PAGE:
Context1

Context

We need to accept that:

  • The best we may be able to achieve is honesty rather than positive feelings and a high degree of mutuality

  • Conflict and disagreement are not something to be avoided, but are realities that must be explored and understood.


How might resistance show itself

How might resistance show itself?

  • By only being prepared to consider 'safe' or low priority areas for discussion.

  • By not turning up for appointments

  • By being overly co-operative with professionals.

  • By being verbally/and or physically aggressive.

  • By minimising the issues.

    (Egan, 1994)


Potential parental responses

Potential parental responses

  • Genuine commitment

  • Compliance / approval seeking

  • Tokenism

  • Dissent / avoidance

    (Horwath and Morrison, 2000)


Identifying resistance 4 categories

Identifying resistance: 4 categories

  • Hostile resistance: anger threats, intimidation, shouting

  • Passive aggressive: surface compliance covers partly concealed antagonism and anger

  • Passive hopeless: Tearfulness and despair about change

  • Challenging: Cure me if you can!


Strategies for enhancing engagement

Strategies for enhancing engagement

  • Before you start, check your mindset (your own biases and assumptions)

  • Have realistic expectations:

    • It is reasonable that involuntary clients resent being forced to participate

    • Because they are forced to participate, hostility, silence and non-compliance are common responses that do not reflect my skills as a worker

    • Due to the barriers created by the practice situation, clients may have little opportunity to discover if they like me

    • Lack of client co-operation is due to the practice situation, not to my specific actions and activities

      (Ivanoff et al, 1994)


During initial contacts

During initial contacts

  • Adopt a non-defensive stance

  • Be clear, honest and direct and acknowledge the involuntary nature of the relationship

  • Clarify roles and expectations, including what is required of the client

  • Explain consequences of non-compliance and the advantages of compliance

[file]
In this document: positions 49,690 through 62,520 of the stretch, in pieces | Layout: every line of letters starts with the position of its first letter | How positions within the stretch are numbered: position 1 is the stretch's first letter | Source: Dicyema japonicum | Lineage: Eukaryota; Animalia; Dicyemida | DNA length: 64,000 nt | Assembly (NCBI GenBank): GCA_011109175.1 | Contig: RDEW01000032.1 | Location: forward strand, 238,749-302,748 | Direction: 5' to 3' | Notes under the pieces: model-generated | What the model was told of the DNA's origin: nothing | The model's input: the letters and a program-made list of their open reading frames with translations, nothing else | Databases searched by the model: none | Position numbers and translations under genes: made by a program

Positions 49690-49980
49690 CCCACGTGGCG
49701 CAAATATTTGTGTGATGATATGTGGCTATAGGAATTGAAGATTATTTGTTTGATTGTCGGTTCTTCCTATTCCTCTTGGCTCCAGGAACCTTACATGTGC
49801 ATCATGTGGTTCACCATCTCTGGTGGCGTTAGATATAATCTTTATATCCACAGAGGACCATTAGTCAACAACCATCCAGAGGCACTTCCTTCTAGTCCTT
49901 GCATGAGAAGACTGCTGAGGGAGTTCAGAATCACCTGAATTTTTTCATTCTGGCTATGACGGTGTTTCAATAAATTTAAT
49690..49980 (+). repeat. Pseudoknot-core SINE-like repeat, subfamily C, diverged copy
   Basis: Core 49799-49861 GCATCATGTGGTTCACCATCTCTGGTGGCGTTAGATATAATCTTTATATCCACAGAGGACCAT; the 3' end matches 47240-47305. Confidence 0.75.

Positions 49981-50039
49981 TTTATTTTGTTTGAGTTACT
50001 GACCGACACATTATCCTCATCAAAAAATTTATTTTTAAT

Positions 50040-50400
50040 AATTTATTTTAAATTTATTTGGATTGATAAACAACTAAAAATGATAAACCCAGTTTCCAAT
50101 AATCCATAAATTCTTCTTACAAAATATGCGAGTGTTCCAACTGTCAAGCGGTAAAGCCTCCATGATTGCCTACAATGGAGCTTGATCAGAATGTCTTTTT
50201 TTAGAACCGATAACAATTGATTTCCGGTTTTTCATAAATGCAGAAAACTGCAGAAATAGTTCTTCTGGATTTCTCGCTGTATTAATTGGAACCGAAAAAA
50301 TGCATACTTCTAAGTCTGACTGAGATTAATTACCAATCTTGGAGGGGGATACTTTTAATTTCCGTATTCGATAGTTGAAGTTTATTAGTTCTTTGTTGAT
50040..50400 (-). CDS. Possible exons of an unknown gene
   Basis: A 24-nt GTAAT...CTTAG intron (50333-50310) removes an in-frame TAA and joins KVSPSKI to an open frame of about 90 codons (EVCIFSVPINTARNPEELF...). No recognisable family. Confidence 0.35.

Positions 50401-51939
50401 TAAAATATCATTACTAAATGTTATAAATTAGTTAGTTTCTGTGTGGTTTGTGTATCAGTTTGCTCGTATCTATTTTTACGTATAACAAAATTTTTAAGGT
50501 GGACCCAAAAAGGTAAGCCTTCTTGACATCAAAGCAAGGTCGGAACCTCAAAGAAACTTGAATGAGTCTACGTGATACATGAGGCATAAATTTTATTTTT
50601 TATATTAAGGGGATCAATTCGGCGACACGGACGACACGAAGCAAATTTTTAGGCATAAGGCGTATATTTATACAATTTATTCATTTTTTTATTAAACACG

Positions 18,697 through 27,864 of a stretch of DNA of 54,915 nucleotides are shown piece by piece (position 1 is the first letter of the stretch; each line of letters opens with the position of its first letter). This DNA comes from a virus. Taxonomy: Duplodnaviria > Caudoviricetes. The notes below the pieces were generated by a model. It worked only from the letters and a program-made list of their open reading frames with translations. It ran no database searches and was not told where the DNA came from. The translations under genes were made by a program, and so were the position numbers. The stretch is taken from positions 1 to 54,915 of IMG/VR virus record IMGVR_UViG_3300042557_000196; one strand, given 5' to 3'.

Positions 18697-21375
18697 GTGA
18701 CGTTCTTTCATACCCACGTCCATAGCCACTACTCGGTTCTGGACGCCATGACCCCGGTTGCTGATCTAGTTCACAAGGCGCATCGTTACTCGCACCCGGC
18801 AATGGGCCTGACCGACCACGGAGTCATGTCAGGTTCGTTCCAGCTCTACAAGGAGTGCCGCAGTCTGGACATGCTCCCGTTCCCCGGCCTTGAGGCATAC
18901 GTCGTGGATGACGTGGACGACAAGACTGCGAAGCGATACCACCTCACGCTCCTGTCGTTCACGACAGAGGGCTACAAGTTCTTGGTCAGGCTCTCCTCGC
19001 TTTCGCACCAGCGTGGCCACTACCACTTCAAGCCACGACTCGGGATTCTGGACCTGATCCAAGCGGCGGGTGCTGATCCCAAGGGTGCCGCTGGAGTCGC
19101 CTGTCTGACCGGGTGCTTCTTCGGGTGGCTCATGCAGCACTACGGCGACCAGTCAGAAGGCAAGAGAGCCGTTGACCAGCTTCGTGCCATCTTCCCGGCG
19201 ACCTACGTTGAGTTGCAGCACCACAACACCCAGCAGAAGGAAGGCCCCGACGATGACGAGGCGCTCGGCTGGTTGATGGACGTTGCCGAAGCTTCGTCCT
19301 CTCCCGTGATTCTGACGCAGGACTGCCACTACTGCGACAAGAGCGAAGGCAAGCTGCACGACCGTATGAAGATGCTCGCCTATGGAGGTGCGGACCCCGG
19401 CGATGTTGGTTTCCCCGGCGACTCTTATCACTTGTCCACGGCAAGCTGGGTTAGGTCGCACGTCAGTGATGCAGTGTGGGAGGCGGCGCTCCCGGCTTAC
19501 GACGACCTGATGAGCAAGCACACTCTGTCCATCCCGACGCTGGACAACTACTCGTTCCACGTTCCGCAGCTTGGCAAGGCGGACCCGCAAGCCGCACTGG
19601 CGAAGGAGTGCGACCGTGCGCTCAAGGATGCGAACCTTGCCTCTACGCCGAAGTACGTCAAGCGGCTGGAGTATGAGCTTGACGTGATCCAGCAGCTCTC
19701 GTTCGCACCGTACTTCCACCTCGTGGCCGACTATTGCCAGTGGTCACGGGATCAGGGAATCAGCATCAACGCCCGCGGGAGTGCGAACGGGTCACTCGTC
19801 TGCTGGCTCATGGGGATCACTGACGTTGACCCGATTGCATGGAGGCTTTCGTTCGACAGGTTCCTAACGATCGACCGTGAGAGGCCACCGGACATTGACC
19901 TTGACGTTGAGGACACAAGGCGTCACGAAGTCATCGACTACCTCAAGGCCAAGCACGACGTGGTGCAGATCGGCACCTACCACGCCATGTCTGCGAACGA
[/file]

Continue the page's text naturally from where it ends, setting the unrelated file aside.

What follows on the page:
(Ivanoff et al, 1994)


Try to

Try to

  • Invite participation

  • Understand how the client sees the problem as well as how we see it

  • Understand what the client wants, as well as what we want

    (Ivanoff et al, 1994)


What might we be doing to make it worse

What might we be doing to make it worse?

  • Becoming impatient and hostile

  • Doing nothing, hoping the resistance will go away

  • Lowering expectations

  • Blaming the family member

  • Allowing the family member to control the assessment inappropriately

  • Failing to acknowledge our fear


What might we be doing to make it worse1

What might we be doing to make it worse?

  • Becoming unrealistic

  • Believing that family members must like and trust us before assessment can proceed.

  • Ignoring the enforcing role of some aspects of child protection work and hence refusing to place any demands on family members.

    (Egan, 1994)


Avoid

Avoid

  • Expressions of over-concern

  • Moralising

  • Criticising the client

  • Making false promises

  • Displaying impatience


Avoid1

Avoid

  • Ridiculing the client

  • Blaming the client for his/her failures

  • Being dogmatic

  • Rejecting the client’s right to express different values and preferences

    (Ivanoff et al, 1994)


Productive approaches

Productive approaches

  • Give practical, emotional support - especially by being available, predictable and consistent